Browsing All posts tagged under »blogs«

Epilogue / Prologue

November 26, 2013


If my blog were a novel, I would have ended it with my last post. That post is the perfect period to the run-on sentence of the last 5 years. It also nicely parallels the end of my novella. I might rewrite my blog as a novel someday, but a blog is not a novel, […]

An Essential Rule To Blog (And Live) By: Don’t Do As I Do!

April 28, 2010


One of the aspects I enjoy most about this blog is that the very same people who comment on a poem, a play, or a song often comment on one of my social and political posts or on a theatre review or on a post analyzing social media. My mind wanders and, thankfully, there are […]

Ottawa To Phoenix And Back Again: Transpose, Transform, Transmute.

March 2, 2010


Holden Caulfield knows he likes a book when he’s done reading it and wishes he could call the author and talk. Mare Biddle is the the kind of reader you hope  will call and talk after she’s read your work. Or tweet you. Or email. Or pick you up at the hotel each morning for […]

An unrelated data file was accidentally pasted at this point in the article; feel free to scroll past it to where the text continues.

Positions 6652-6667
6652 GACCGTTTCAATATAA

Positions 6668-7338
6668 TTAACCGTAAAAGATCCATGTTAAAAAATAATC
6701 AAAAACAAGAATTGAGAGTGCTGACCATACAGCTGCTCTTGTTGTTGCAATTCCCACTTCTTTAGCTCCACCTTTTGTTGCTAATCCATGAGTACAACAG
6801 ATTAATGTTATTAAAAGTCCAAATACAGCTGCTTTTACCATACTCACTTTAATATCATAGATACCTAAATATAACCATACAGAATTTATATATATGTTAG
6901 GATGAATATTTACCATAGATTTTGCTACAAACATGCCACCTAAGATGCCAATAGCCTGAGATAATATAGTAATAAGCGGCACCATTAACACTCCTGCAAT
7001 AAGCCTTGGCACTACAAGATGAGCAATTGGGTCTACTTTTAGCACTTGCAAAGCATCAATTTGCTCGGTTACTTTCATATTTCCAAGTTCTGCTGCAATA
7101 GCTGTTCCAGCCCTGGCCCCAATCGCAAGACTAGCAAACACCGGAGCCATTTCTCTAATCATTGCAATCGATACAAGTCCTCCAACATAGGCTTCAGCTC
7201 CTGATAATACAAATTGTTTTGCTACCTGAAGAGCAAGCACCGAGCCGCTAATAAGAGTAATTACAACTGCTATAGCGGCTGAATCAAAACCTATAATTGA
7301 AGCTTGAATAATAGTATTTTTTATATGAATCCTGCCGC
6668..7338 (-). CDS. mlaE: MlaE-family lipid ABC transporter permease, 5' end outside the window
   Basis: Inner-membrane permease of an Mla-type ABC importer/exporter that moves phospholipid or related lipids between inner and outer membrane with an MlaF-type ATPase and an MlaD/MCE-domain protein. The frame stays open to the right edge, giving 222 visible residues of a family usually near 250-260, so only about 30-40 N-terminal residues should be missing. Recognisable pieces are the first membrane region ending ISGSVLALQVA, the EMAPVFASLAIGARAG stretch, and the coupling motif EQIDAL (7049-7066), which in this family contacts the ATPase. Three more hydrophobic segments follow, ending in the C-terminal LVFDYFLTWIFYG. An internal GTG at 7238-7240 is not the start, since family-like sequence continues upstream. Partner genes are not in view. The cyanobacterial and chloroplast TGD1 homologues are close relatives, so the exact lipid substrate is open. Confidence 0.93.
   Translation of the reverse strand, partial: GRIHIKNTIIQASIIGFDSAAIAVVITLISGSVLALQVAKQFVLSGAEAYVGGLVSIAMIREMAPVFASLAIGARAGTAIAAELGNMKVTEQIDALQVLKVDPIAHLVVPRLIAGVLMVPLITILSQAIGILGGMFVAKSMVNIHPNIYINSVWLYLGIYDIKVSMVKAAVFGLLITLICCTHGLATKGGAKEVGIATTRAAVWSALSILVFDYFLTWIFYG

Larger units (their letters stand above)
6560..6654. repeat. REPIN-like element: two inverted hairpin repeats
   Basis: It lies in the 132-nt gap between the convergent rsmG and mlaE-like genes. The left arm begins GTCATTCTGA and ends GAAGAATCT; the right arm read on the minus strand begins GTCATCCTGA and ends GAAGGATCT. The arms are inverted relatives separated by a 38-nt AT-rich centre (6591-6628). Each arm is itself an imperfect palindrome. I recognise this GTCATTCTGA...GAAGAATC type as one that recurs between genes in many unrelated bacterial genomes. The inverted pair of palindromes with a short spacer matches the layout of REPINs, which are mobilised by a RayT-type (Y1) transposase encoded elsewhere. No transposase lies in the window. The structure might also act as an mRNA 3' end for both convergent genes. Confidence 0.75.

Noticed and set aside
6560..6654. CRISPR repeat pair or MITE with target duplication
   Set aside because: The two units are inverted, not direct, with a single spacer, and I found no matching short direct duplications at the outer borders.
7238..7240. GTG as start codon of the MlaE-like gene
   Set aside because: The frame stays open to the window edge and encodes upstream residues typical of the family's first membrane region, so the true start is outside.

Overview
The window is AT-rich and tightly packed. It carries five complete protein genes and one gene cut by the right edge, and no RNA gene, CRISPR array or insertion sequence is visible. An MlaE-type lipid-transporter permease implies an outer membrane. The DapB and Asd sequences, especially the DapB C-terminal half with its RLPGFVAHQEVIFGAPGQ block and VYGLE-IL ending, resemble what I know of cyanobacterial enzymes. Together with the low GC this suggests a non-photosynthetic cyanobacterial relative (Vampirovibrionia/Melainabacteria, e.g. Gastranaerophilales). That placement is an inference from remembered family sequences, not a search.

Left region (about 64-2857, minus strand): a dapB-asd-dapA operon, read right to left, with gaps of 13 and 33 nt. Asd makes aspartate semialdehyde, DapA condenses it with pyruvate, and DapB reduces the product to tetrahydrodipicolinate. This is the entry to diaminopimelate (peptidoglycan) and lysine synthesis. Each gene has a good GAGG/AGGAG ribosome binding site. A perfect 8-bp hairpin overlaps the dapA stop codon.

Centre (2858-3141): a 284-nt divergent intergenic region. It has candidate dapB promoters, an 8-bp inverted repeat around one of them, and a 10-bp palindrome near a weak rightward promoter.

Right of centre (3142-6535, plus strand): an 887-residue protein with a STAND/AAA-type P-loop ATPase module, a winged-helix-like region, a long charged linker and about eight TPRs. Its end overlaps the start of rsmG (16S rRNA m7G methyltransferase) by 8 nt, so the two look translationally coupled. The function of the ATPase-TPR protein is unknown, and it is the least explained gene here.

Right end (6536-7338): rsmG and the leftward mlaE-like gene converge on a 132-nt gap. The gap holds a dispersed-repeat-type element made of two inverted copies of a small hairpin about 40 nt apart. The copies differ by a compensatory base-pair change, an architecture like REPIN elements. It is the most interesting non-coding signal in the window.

A Year’s Worth of Blog Data In Review: When People Like Your Words, They Want To Know About You

December 2, 2009


I’m sharing my traffic numbers for the past year because it could be useful to my fellow bloggers. It will provide a benchmark with which you can compare your own traffic. There is also, at least, one important insight I draw from my numbers which should be useful to you. Read on! Here is as […]

Yet Another Flavor of Blog: Writing For Mass Appeal

August 26, 2009


A day or two before the Gmen headed west, we received good news. The Managing Editor of Metro (Edmonton) had taken an interest in our publicity material and invited me to blog my Edmonton Fringe experience for Metro. As it turns out, Harry, the Managing Editor, is an old high school friend. He recognized Dave’s […]

Why Blog? For The Community, Of Course.

May 25, 2009


A writer might be reluctant to start or maintain a blog because it may seem like she is providing a service for free. She creates content and her readers consume it, giving nothing in return. Why should she provide a free lunch when she has better things to do? While it is fair for a […]


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